Childhood in Iran
Sara Safari grew up in a middle-class family in Tehran. Her father was an engineer, but they still could only afford a two-bedroom house. Safari shared a bedroom with her sister while her other two siblings had the other bedroom. “My parents had to sleep in the living room—they didn’t even have their own bedroom,” says Safari, who says that as she and her siblings became teens and “still had to share bedrooms, it was really hard.”
She excelled at school, where she was encouraged to focus on math and science. “They don’t want the students to be very creative, to think outside the box.” Her school was both rigorous and deeply religious.
At home, the situation was not much different. Says Safari, “In my family, my extended family, we don’t have any person that is thinking outside of the comfort zone, the traditional zone. Everyone is living very traditionally, normal, straight kind of life. So I never had a role model or an example of a person who continued their education through their PhD, who worked with nonprofit organizations.” Instead, her parents told her, “If you want to be anybody in life, if you want to be useful, you either become a doctor or an engineer. That’s it. Or a lawyer.” She decided to become an engineer.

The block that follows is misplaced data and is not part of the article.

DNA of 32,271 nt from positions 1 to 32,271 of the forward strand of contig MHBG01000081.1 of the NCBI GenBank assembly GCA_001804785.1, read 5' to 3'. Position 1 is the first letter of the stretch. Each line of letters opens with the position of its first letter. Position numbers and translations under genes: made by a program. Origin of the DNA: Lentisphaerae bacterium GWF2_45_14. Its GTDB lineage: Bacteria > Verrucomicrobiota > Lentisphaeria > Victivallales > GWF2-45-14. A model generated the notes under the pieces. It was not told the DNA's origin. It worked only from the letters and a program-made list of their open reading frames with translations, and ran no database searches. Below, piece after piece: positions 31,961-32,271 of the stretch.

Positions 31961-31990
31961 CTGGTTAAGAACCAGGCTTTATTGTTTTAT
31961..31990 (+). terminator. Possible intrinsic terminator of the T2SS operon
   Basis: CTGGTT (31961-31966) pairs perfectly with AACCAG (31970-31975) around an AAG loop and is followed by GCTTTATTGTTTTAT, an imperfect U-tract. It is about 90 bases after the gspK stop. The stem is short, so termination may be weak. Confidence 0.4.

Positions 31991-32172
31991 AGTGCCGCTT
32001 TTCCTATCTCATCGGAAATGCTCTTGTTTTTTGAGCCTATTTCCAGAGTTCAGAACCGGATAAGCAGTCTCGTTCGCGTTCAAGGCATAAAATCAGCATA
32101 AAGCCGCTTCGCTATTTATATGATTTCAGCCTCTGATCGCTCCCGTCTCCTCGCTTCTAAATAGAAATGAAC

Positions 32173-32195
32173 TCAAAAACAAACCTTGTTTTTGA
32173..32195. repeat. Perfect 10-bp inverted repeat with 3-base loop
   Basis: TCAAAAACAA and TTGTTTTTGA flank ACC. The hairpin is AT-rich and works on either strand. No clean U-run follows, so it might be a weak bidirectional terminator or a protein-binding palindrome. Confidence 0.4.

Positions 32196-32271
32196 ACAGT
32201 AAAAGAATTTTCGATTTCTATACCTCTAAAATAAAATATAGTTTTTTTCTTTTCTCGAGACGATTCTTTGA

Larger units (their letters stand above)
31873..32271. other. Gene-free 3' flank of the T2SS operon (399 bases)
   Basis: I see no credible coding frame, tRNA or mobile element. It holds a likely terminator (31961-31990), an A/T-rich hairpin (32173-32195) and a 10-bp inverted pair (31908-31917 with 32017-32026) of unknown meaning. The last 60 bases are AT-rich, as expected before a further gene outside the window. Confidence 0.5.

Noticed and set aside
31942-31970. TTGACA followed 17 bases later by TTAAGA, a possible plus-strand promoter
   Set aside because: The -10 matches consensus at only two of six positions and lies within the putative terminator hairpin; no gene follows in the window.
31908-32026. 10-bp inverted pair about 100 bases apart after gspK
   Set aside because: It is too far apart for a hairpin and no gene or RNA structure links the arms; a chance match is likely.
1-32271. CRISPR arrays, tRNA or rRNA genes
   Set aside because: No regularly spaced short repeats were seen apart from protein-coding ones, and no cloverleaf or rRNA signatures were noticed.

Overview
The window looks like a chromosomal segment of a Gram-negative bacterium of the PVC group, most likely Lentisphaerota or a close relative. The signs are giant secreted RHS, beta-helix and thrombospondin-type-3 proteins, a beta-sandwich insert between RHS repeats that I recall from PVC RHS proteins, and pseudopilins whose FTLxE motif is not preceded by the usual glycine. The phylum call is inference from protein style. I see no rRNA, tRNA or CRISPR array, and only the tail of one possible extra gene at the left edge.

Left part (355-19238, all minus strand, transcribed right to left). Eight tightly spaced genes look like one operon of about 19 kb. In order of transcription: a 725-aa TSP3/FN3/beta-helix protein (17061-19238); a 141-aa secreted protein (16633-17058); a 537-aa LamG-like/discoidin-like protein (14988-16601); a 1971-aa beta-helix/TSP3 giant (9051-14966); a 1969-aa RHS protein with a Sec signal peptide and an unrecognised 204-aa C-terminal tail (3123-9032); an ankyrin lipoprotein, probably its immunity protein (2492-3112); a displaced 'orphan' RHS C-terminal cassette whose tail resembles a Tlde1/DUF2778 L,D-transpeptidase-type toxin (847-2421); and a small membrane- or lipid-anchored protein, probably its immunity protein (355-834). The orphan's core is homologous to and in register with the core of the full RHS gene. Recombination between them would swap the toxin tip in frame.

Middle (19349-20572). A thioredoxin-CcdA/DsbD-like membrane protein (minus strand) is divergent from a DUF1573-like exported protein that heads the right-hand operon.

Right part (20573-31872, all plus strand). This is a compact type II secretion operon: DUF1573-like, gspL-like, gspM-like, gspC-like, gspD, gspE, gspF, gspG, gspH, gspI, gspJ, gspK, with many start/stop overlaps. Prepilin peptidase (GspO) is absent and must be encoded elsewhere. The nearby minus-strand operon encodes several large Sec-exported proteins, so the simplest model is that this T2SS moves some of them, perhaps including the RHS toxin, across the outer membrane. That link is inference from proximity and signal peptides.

Moving to the United States
When, after high school, she and her family moved to the U.S., she enrolled in El Camino College and found that she excelled. High school in Iran had been more rigorous than the version attended by her American peers, such that despite learning English on the fly, she got straight A’s in basically every class. “Even though I didn’t know any English,” she says, “Everything was so easy that I didn’t even need to know how to speak English to be able to do well in all those classes. Except writing. My writing sucked.”
Adapting to life in the U.S. was not always comfortable. “Everything was a huge shock,” she says. “Going to the grocery store and seeing 100 types of cheese, I was like, ‘How can I choose? I have no idea.’ I hated it at the beginning. I had to spend an hour trying to find one cheese. Can’t you just give me one option?” Even more dramatic was getting used to seeing public displays of affection. “Watching people kissing was the weirdest thing. In the street, people kissing! I was shocked.”